9. He Wrote All of His Songs With His Voice

Despite being credited as the sole writer on virtually his entire discography and having a hand in the composition of much of the music to his back catalogue of hits, Michael Jackson rather surprisingly had little affinity for music. By this we mean that although Jackson understood how to compose a song, he could neither play an instrument nor read sheet music. To get around this, Jackson would instead compose his songs entirely in his head and then “sing” them to session musicians while recording his albums.

To this end, Jackson carried around a tape recorder with him at all times, and when inspiration struck – whether it be a musical hook or a guitar riff – he’d sing it into the recorder or, in the event of a bassline, beatbox it. Jackson would then layer all these elements together to create what amounted to acapella versions of his songs. Notoriously secretive, few examples of these recordings exist with there being, to our knowledge at least, a single recording of Beat It in which you can hear Jackson demonstrate this. He also demonstrated the technique in court to shut down a plagiarism suit.

As an example of just how talented Jackson was at emulating the sounds of various instruments with his voice, musicians who worked with him reported that he could “sing” chords and layer his voice skillfully enough to eerily replicate an entire string section.

8. He was an Actual King

For a guy known worldwide as The King of Pop, it’s kind of weird that few people ever talk about that time in 1992 when Michael Jackson actually became a real king.

You see, in the early ’90s Jackson embarked on a tour of Africa, during which he encountered a small kingdom on the Ivory Coast called Sanwi. The people of Sanwi were enamored with Jackson and the tribal chief told him that mystics had foretold that the singer was actually a direct descendent of the Sanwi royal bloodline.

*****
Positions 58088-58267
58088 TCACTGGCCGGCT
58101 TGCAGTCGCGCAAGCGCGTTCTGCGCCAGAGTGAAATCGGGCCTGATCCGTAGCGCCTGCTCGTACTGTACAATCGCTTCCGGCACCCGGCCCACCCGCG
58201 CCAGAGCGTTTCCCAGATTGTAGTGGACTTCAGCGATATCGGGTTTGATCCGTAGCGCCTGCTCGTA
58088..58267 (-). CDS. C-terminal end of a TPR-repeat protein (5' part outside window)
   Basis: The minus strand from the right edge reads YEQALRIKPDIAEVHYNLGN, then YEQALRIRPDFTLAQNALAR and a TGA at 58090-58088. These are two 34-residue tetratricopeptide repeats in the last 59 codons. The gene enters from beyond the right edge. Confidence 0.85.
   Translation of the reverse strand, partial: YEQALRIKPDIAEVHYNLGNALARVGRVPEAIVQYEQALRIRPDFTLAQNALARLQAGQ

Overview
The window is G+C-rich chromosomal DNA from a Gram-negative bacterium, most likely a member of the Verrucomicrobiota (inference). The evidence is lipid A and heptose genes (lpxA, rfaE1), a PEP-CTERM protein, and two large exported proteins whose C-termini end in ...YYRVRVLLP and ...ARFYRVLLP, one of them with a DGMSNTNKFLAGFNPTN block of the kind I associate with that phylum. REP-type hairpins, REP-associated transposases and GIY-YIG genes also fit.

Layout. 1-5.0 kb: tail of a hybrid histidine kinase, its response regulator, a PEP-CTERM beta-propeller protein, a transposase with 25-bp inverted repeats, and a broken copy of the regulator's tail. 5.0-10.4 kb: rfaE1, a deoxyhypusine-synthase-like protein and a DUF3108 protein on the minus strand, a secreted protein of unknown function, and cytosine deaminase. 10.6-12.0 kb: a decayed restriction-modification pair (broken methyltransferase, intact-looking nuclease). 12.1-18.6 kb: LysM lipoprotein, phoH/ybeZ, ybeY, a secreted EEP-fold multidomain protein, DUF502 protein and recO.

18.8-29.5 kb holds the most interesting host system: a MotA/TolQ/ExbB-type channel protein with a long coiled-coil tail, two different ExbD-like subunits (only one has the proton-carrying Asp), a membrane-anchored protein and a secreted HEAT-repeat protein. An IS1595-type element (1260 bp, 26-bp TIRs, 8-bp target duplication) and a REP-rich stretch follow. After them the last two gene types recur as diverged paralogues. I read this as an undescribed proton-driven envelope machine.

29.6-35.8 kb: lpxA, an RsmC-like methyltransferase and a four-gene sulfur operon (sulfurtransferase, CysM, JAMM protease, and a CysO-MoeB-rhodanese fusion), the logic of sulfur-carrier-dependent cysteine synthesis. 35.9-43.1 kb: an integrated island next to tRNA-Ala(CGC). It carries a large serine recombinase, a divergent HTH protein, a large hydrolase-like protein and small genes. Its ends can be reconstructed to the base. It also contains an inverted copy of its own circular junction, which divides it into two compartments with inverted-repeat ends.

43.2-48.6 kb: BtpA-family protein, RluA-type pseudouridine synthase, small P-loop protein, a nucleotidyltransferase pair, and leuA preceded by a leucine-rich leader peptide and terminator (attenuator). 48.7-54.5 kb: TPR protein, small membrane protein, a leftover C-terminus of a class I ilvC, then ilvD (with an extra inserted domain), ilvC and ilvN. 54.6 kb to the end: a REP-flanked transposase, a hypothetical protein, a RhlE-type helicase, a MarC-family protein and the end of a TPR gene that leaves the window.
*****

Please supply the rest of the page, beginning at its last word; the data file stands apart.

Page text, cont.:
So in a small, but nonetheless extravagant ceremony, the nation crowned Jackson King (an official title he had to sign papers to confirm) and even allowed him to sit in a golden throne set aside for royalty. Jackson’s official title was later reduced to Crown Prince, and his kingly duties were taken up by another man, but he was for all intents and purposes considered genuine royalty from that point on. Sanwi even held a royal funeral for him and declared two days of mourning when he died.

As for why you’ve probably never heard this, Jackson simply never talked about it. In an interview with Ebony magazine in 1992, Jackson was humble about his new found status as a king, telling an interviewer asking how it felt to be a real king:

“I never try to think hard about it.”

7. He Earns More Money Dead Than We Will Alive

Now you’d think that being dead would, for most people, put an end to their ability to make money. Employers are notoriously picky when it comes to hiring people who aren’t alive. Michael Jackson is an apparent exception to this rule, being recognized as the highest earning dead celebrity, earning close to a billion dollars in 2016, more than seven years after his death.

Jackson’s ability to earn unbelievably fat stacks of cash despite the normally insurmountable hurdle of being dead is mainly due to sales and licensing of the vast catalogues of music he owned. Along with his estate owning the rights to his own hits and albums, which continue to make millions, Jackson also bought the rights to his favorite songs during his lifetime, so he earned money when people bought those albums, too (most famously, he bought the rights to the Beatles catalogue in 1985, though Sony has since acquired full ownership, including Jackson’s remaining 50% stake last year). We don’t know if that’s smart or just selfish, but either way we’re mad impressed that a skeleton earns more than us thanks to business decisions it made a decade ago. Speaking of Jackson’s skeleton …